California Democratic Rep. Katie Hill has said she plans to resign. (Bill Clark/CQ Roll Call file photo)

Democratic Rep. Katie Hill’s decision to resign amid allegations of an improper relationship with her staffer has upended the battle to control a competitive district in Southern California.

Republicans believe they can win the 25th District back, especially now that they don’t have to face Hill and her sizable war chest, which was already at $1.5 million on Sept. 30. But Democrats contend that the district will stay in their hands, citing partisan dynamics and demographics of the district.

Candidate’s ex-senator dad lobbies for Chinese tech firm. That could be a problem
Former Sen. Joe Lieberman advising son Matt, and China’s ZTE

Matt Lieberman, son of former Sen. Joe Lieberman, is running for Senate in Georgia.  (Screenshot/Lieberman for Senate/YouTube)

U.S. national security experts of all political stripes agree: Chinese tech behemoth ZTE is a threat.

The company is a leading candidate to provide new markets with 5G networks, a lightning-fast wireless service that will support advanced technological applications.

Key takeaways from the latest House and Senate fundraising reports
Reports provide new clues in competitive races

Democrat Mark Kelly once again outraised Arizona GOP Sen. Martha McSally according to recent fundraising reports. (Tom Williams/CQ Roll Call file photo)

When it comes to the battle for Congress, fundraising reports can provide clues about who’s in trouble and who’s mounting a strong campaign.

It’s still early in the 2020 cycle, but an analysis of reports for this year’s third quarter in House and Senate races that Inside Elections with Nathan L. Gonzales rates as competitive sheds new light on where donors in both parties are directing their money. The reports were due by midnight Tuesday.

Fundraising update: Some House freshmen raising more than embattled senators
Democrats continuing to tap large groups of small donors

Texas Republican Rep. Dan Crenshaw raised more money during the third quarter than two of his party’s most embattled senators. (Tom Williams/CQ Roll Call file photo)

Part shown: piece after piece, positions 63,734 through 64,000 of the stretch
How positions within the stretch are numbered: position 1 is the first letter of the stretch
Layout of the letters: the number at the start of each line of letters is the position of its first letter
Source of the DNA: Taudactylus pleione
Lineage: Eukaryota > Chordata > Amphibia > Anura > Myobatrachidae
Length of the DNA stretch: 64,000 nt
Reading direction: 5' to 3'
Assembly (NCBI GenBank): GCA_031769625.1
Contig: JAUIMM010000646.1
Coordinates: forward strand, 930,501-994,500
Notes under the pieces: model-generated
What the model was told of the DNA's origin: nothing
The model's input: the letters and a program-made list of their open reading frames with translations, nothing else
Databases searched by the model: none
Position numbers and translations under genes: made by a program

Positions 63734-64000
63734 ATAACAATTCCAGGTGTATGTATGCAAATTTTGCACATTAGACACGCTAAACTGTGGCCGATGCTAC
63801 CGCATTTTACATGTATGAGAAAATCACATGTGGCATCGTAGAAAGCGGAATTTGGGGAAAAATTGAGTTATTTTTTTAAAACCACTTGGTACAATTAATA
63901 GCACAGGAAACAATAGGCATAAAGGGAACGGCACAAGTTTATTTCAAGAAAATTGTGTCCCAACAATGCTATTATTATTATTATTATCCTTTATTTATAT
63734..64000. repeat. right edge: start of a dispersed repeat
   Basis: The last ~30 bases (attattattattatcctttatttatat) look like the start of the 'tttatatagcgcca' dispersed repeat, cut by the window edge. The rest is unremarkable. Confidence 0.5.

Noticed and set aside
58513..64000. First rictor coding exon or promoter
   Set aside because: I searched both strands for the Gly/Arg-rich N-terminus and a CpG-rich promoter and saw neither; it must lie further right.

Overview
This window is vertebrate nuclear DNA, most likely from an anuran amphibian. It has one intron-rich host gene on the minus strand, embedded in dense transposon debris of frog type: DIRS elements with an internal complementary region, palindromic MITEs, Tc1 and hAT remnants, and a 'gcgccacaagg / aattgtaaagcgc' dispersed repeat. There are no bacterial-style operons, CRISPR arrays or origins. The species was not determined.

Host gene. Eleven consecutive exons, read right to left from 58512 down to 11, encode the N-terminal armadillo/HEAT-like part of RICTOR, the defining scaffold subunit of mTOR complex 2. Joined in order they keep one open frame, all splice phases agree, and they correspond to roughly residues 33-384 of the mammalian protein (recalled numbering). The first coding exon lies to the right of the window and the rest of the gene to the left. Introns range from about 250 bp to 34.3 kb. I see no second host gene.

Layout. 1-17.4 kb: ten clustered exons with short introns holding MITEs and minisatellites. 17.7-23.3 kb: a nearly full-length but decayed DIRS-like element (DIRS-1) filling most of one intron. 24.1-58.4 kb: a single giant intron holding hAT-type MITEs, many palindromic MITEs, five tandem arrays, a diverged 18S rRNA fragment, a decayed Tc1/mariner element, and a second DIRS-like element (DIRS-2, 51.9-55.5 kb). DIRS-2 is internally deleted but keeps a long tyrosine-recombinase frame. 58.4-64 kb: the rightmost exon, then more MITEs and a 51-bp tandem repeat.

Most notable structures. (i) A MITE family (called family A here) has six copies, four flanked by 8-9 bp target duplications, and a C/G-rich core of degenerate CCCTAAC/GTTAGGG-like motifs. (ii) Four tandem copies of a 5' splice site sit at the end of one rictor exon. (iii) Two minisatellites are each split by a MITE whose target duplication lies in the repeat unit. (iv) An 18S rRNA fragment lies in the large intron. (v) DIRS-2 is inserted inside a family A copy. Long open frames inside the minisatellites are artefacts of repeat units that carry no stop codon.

More than a year out from the 2020 elections, new disclosures show House members continue to set the pace for congressional fundraising, with several freshmen raising nearly as much as or more than some of the most vulnerable GOP senators and their Democratic challengers.

That’s especially true of House Democratic freshmen, some of whom are continuing a trend started last year when, as candidates, they raised more in the quarters leading up to Election Day than Senate candidates.

Lowey retirement sparks Democratic Appropriations scramble
Contested battle expected for top spot on powerful House spending panel

New York Rep. Nita M. Lowey announced her retirement last week at the end of the 116th Congress. Who will replace her as the top Democrat on House Appropriations? (Bill Clark/CQ Roll Call file photo)

House Appropriations Chairwoman Nita M. Lowey’s decision to retire at the end of the 116th Congress will set off a lengthy and contentious campaign among her colleagues to determine who will become the top Democrat on the spending panel.

Unlike the Senate, which predominantly relies on seniority to determine who serves as a chairman or ranking member, the House weighs several factors before deciding who will lead a committee. And right now, assuming Democrats keep their House majority next year, signs may be pointing in the direction of Connecticut Rep. Rosa DeLauro, who will be the third-ranking Democrat on the powerful committee in 2021.